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Sarah Mulkey

MRI and ultrasound imaging detect the spectrum of Zika’s impact

Sarah Mulkey

“A combination of prenatal MRI and US was able to detect Zika-related brain abnormalities during pregnancy, giving families timely information to prepare for the potential complex care needs of these infants,” says Sarah B. Mulkey, M.D., Ph.D.

Worldwide, thousands of babies have been born to mothers who were infected during pregnancy with Zika, a virus associated with neurological deficits, impaired vision and neurodevelopmental disabilities, among other birth defects. These birth defects are sometimes severe, causing lifelong disability. But they’re also relatively rare compared with the overall rates of infection.

Predicting how many Zika-exposed babies would experience neurological birth defects has been challenging.

However, an international study led by Children’s faculty suggests that ultrasound (US) imaging performed during pregnancy and after childbirth revealed most Zika-related brain abnormalities experienced by infants exposed to the Zika virus during pregnancy, according to a prospective cohort study published online Nov. 26, 2018, in JAMA Pediatrics. Some Zika-exposed infants whose imaging had been normal during pregnancy had mild brain abnormalities detected by US and magnetic resonance imaging (MRI) after they were born.

“A combination of prenatal MRI and US was able to detect Zika-related brain abnormalities during pregnancy, giving families timely information to prepare for the potential complex care needs of these infants,” says Sarah B. Mulkey, M.D., Ph.D., a fetal-neonatal neurologist at Children’s National Health System and the study’s lead author. “In our study, we detected mild brain abnormalities on postnatal neuroimaging for babies whose imaging was normal during pregnancy. Therefore, it is important for clinicians to continue to monitor brain development for Zika-exposed infants after birth.”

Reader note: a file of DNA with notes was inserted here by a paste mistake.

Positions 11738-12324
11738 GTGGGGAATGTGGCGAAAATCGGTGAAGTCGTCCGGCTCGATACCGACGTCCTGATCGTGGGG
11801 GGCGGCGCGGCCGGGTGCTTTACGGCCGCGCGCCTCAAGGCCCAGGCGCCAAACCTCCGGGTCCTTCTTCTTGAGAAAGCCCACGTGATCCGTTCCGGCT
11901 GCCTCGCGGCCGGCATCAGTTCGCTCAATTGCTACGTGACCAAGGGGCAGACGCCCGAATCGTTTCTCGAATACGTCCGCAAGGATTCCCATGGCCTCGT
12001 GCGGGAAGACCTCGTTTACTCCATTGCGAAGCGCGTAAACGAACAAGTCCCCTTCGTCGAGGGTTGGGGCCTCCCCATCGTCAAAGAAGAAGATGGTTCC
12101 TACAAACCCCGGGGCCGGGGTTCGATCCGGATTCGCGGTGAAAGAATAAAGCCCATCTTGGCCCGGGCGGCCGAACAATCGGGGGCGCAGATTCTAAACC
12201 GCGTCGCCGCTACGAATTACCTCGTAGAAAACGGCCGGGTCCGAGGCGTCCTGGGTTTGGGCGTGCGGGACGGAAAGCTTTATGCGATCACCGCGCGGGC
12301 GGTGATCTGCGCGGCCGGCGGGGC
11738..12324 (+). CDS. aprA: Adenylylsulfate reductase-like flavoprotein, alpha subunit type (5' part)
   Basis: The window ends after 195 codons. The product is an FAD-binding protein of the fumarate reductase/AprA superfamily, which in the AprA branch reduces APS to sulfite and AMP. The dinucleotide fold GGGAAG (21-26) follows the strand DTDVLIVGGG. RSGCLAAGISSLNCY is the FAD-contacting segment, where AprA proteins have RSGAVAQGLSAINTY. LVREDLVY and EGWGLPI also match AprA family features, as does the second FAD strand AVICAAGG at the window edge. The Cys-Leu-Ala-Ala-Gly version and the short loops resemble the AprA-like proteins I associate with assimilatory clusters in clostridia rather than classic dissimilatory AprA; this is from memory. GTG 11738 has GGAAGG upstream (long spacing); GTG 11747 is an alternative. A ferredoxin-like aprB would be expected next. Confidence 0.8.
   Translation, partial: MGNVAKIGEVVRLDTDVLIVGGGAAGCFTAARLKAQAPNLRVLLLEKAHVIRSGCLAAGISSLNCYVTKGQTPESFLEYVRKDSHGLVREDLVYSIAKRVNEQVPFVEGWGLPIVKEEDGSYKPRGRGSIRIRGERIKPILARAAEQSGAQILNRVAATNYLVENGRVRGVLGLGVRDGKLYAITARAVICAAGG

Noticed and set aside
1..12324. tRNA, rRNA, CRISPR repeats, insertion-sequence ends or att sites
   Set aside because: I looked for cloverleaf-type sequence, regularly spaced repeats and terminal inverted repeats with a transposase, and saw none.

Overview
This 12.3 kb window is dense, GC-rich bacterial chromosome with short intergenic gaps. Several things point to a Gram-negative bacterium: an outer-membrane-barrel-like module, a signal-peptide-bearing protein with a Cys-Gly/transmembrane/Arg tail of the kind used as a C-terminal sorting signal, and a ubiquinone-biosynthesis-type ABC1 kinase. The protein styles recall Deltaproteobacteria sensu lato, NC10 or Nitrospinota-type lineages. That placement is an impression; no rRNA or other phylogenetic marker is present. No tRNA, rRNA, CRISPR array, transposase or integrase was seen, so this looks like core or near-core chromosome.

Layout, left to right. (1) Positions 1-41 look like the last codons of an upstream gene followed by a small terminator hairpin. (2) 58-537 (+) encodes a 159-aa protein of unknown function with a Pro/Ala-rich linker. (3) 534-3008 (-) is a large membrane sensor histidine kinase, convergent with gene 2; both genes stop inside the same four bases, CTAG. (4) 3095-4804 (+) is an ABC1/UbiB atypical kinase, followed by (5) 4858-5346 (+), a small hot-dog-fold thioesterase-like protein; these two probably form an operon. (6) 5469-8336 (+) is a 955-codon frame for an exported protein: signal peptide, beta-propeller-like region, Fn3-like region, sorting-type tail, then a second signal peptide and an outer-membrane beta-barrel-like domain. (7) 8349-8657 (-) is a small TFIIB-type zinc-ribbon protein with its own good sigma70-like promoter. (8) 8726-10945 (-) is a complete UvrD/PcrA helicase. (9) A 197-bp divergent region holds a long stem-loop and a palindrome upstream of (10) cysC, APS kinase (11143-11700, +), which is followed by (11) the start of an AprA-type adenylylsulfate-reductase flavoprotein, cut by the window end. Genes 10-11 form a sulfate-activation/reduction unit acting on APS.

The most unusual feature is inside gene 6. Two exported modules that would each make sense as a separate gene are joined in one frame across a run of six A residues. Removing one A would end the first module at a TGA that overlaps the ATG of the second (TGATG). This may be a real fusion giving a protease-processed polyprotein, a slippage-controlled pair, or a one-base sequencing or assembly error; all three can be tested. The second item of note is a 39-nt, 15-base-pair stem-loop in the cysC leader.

As of Nov. 20 2018, nearly 2,500 pregnant women in the U.S. had laboratory confirmed Zika infection, and about 2,400 of them had given birth, according to the Centers for Disease Control and Prevention (CDC). While more than 100 U.S. infants were born with Zika-associated birth defects, the vast majority of Zika-exposed U.S. infants were apparently normal at birth. The sequential neuroimaging study Dr. Mulkey leads seeks to determine the spectrum of brain findings in infants exposed to Zika in the womb using both US and MRI before and after birth.

The international research team enrolled 82 women in the study from June 15, 2016, through June 27, 2017. All of the women had been exposed to Zika during pregnancy; all but one experienced clinical symptoms by a mean gestational age of 8.2 weeks. Eighty of those women lived in or near Barranquilla, Colombia, and were exposed to Zika there. Two U.S. study participants were exposed to the primarily mosquito-borne illness during travel to Zika hot zones.

All women received fetal MRIs and US during the second and/or third trimester of pregnancy. After their infants were born, the children received brain MRI and cranial US. Blood samples from both mothers and babies were tested for Zika using polymerase chain reaction and serology.

Fetal MRI was able to discern Zika-related brain damage as early as 18 weeks gestation and picked up significant fetal brain abnormalities not fully appreciated in US imaging. In one case, the US remained normal while fetal MRI alone detected brain abnormalities. Three fetuses (4 percent) had severe fetal brain abnormalities consistent with Zika infection, including:

Seventy-five infants were born at term. One pregnancy was terminated at 23 weeks gestation due to the gravity of the fetal brain abnormalities. One fetus with normal imaging died during pregnancy. One newborn who was born with significant fetal brain abnormalities died at age 3 days.

Cranial US and brain MRI was performed on the majority of infants whose prenatal imaging had been normal.  Seven of 53 (13 percent) Zika-exposed infants had mild brain abnormalities detected by MRI after birth. In contrast, postnatal cranial US was better at detecting changes of lenticulostriate vasculopathy, cysts within the brain’s choroid plexus (cells that produce cerebrospinal fluid), germinolytic/subependymal cysts and/or calcifications, which were seen in 21 of 57 (37 percent) infants.

“Sequential neuroimaging revealed that the majority of Zika-exposed fetuses had normal brain development. Tragically, in a small number of pregnancies, Zika-related brain abnormalities were quite severe,” Dr. Mulkey adds. “Our data support the CDC’s recommendation that cranial US be performed after Zika-exposed babies are born. In addition, there is clearly a need to follow these babies over time to gauge whether the brain anomalies we see in imaging affects language, motor and social skills.”

Companion editorial: Revealing the effects of Zika